Modern Maritime Law Volume 2: Managing Risks and Liabilities




Invariably, ships find themselves in danger and need of assistance at sea for their safe navigation and prevention of marine pollution. An engine breakdown, for example, may be serious enough to put a ship in danger so as to call for a salvage tug, and, if the other prerequisites of salvage exist, the special maritime law principles of salvage will apply, which are different from those applicable to rescuers on land. ‘Salvage’ is a generic term used interchangeably to indicate either the salvage services, or salvage remuneration, or the cause of action, or the law of salvage, in the relevant context. Three very important landmarks in developments of salvage law and practice since 1980 should be noted: the Lloyd’s Open Form (LOF) 1980, introducing the ‘safety net’ as an exception to the principle of ‘no cure, no pay’; the Salvage Convention 1989, introducing special compensation for salvors with regard to their expenses incurred to protect the marine environment from pollution damage; and the Special Compensation of Protection and Indemnity Clause (SCOPIC) in 2000, improving the position of salvors. This chapter deals with the basic principles of salvage, risks and liabilities and recent developments, which include significant cases dealing with issues that had not been analysed by the English courts before, such as the meaning of ‘best endeavours’; the construction of Art 6.2 of the Convention (authority of master); the ‘disparity principle’; the extent to which the value of the salved fund affects the assessment of the award; what would or would not amount to frustration of contract for subcontracted tugs; and the new provisions of LOF 2011. Places of refuge and proposals for an environmental salvage are discussed at the end. The effect of the Wreck Removal Convention 2007 upon salvors and other oil pollution legislation are discussed in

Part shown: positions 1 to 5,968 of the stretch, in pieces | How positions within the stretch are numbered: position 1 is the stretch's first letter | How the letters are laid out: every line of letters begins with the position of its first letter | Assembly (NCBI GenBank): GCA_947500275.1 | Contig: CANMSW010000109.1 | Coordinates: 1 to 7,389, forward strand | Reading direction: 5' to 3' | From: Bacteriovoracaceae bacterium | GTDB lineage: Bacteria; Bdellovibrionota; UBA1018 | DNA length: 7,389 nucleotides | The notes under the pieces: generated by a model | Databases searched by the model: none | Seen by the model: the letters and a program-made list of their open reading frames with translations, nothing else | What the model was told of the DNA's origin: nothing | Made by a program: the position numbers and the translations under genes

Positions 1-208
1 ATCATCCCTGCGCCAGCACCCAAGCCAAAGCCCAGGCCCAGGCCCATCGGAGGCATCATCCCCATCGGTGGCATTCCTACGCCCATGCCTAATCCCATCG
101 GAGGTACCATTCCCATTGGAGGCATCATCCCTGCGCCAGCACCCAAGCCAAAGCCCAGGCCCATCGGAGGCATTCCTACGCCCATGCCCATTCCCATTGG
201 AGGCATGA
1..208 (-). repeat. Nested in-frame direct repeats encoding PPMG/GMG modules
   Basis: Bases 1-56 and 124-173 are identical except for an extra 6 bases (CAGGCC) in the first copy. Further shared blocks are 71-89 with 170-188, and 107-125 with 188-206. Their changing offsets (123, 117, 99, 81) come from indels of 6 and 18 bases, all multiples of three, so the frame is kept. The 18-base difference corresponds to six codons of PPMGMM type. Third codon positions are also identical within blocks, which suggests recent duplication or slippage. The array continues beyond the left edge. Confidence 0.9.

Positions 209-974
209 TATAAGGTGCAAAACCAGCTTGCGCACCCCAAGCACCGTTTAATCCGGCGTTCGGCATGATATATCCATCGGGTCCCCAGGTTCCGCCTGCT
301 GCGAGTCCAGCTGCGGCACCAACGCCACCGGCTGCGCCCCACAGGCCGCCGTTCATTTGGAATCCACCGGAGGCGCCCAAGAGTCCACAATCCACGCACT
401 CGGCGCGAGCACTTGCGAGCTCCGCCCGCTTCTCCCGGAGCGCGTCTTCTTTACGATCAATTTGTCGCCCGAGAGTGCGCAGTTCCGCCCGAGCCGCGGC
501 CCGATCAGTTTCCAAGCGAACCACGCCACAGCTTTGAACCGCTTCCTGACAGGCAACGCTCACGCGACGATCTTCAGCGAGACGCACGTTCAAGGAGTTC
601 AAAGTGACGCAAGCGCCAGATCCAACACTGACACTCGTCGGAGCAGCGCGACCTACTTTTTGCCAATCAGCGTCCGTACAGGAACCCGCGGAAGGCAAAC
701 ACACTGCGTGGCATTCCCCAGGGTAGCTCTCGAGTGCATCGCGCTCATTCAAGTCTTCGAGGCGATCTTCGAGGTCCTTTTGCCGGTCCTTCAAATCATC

and 16, respectively.



Brice1 defines salvage as a right in law, which arises under English law when a person, acting as a volunteer (that is, without any pre-existing contractual or other legal duty so to act), preserves or contributes to preserving at sea any vessel, cargo, freight or other recognised subject of salvage from danger. This is known to be the ‘civil salvage’ as opposed to military, which is the rescuing of property from the enemy at a time of war, for which a reward is made by the Court of Admiralty sitting as a Prize Court.

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